Victorian College of the Arts  at the University of Melbourne is moving into a new generation of Actor’s Training. We have taken the current Theatre Practice degree and divided it into a BFA in Acting and a BFA in Theatre. With the competitive nature of the entertainment industry, we feel it is our obligation to equip our students with the mastery of skills applicable to contemporary theatre and film.

In our current climate of Higher Education funding cuts, academics are dealing with many tasks and additional administration as part of their job. As the pressures on academics mount, part-time and casual positions in academia have become the rule rather than the exception

Jessica Schwientek is known by her fellow artists as a “dirty photographer”. “I was always getting told off by how dirty and filthy my negatives were,” Jessica said. “I didn’t realize at the time that my lecturer did a similar thing . . .”

After completing and thoroughly enjoying my Honours research project I was inspired to pursue a career as an academic. Having now been awarded a Master of Arts in music performance (100% research) and after picking up small amounts of casual academic employment, I’d like to share my experiences so far to hopefully shed some light on the process for those considering post-graduate research.

Catherine Holder, past student, author and performer, is sitting at the share table at Corner Café, a popular lunch spot at the Burwood campus of Deakin University.

She graduated with Honours from her Bachelor of Creative Arts, Drama, in April this year and is here to catch up with members of the Arts Faculty and to borrow some props for her show at The Owl and Cat Theatre, Richmond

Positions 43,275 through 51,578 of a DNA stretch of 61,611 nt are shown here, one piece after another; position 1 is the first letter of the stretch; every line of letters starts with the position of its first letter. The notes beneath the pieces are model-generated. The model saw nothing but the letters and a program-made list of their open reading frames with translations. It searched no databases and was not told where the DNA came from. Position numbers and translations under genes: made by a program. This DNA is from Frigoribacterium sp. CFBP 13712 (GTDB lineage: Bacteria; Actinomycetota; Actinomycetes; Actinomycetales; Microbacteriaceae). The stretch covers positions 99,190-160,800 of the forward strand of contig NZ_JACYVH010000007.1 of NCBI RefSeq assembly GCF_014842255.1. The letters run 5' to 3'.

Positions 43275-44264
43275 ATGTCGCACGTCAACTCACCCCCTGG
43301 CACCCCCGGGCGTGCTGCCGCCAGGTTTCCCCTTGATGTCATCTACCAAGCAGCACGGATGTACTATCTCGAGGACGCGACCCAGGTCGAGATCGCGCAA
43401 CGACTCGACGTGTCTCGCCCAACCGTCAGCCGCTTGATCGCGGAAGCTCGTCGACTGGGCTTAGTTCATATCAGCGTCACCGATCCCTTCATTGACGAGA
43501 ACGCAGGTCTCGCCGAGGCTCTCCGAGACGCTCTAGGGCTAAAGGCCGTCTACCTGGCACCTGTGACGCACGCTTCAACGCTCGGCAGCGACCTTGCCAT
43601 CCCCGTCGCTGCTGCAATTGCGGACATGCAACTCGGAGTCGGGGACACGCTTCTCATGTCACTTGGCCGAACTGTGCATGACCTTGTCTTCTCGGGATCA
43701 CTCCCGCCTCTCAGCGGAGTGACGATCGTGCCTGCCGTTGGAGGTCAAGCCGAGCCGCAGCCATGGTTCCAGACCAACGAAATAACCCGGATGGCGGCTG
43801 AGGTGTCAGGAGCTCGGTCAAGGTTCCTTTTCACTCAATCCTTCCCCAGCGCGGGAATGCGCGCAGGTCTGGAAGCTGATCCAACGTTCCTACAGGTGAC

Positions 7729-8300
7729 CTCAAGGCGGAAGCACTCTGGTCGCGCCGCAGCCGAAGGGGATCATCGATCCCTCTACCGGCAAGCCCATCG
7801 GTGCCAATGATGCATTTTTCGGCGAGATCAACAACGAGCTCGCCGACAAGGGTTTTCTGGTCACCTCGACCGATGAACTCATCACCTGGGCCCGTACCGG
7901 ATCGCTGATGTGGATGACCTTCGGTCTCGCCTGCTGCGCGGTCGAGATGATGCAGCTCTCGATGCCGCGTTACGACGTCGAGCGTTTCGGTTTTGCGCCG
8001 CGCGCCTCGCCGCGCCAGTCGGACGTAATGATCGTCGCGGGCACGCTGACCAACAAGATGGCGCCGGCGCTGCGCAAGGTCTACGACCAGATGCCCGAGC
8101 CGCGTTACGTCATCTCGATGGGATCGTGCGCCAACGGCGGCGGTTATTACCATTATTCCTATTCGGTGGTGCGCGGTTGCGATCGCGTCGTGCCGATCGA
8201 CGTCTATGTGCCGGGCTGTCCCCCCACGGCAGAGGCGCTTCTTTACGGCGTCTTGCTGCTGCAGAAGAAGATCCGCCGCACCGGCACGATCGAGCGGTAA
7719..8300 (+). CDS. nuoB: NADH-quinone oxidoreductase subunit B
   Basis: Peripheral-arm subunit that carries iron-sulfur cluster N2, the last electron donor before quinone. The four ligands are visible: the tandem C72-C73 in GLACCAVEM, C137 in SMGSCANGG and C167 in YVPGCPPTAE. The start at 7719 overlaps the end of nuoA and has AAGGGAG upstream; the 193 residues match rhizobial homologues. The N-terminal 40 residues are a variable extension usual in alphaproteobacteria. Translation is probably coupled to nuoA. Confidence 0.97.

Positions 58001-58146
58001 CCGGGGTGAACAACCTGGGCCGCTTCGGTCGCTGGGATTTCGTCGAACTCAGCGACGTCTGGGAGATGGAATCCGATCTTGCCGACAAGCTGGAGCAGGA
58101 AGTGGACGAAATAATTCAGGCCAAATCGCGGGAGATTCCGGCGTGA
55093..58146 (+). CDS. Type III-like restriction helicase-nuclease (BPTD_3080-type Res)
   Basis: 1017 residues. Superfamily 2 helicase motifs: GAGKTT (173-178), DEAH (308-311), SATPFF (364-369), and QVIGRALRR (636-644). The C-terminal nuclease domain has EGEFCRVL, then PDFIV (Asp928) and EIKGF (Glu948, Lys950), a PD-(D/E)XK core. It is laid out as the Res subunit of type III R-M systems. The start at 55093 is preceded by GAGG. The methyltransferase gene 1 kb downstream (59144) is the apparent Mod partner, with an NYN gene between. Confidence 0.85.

I teach into the field of studio-based craft and design (SBCD). When it comes to teaching SBCD there are some particular challenges.

“I think going to university was definitely the right choice for me,” said visual artist and Deakin University final-year student Alice Radford.  “If I wasn’t at university I wouldn’t have bothered to do the research, or have the resources to do the research, to create the works that I have,” Alice said. “I think I would be just creating art on a Sunday just for fun.”

In 2018, the theatre department at the Victorian College of the Arts will launch a new BFA Theatre - a course designed for ‘actor-creators’ – those theatre artists who want to devise and perform in their own work. As we developed the course this year, I found myself thinking often of a quote from Saint-Exupery’s Wisdom of the Sands:
“If you want to build a ship, don’t drum up the people to gather wood, divide the work and give orders. Instead, teach them to yearn for the vast and endless sea.”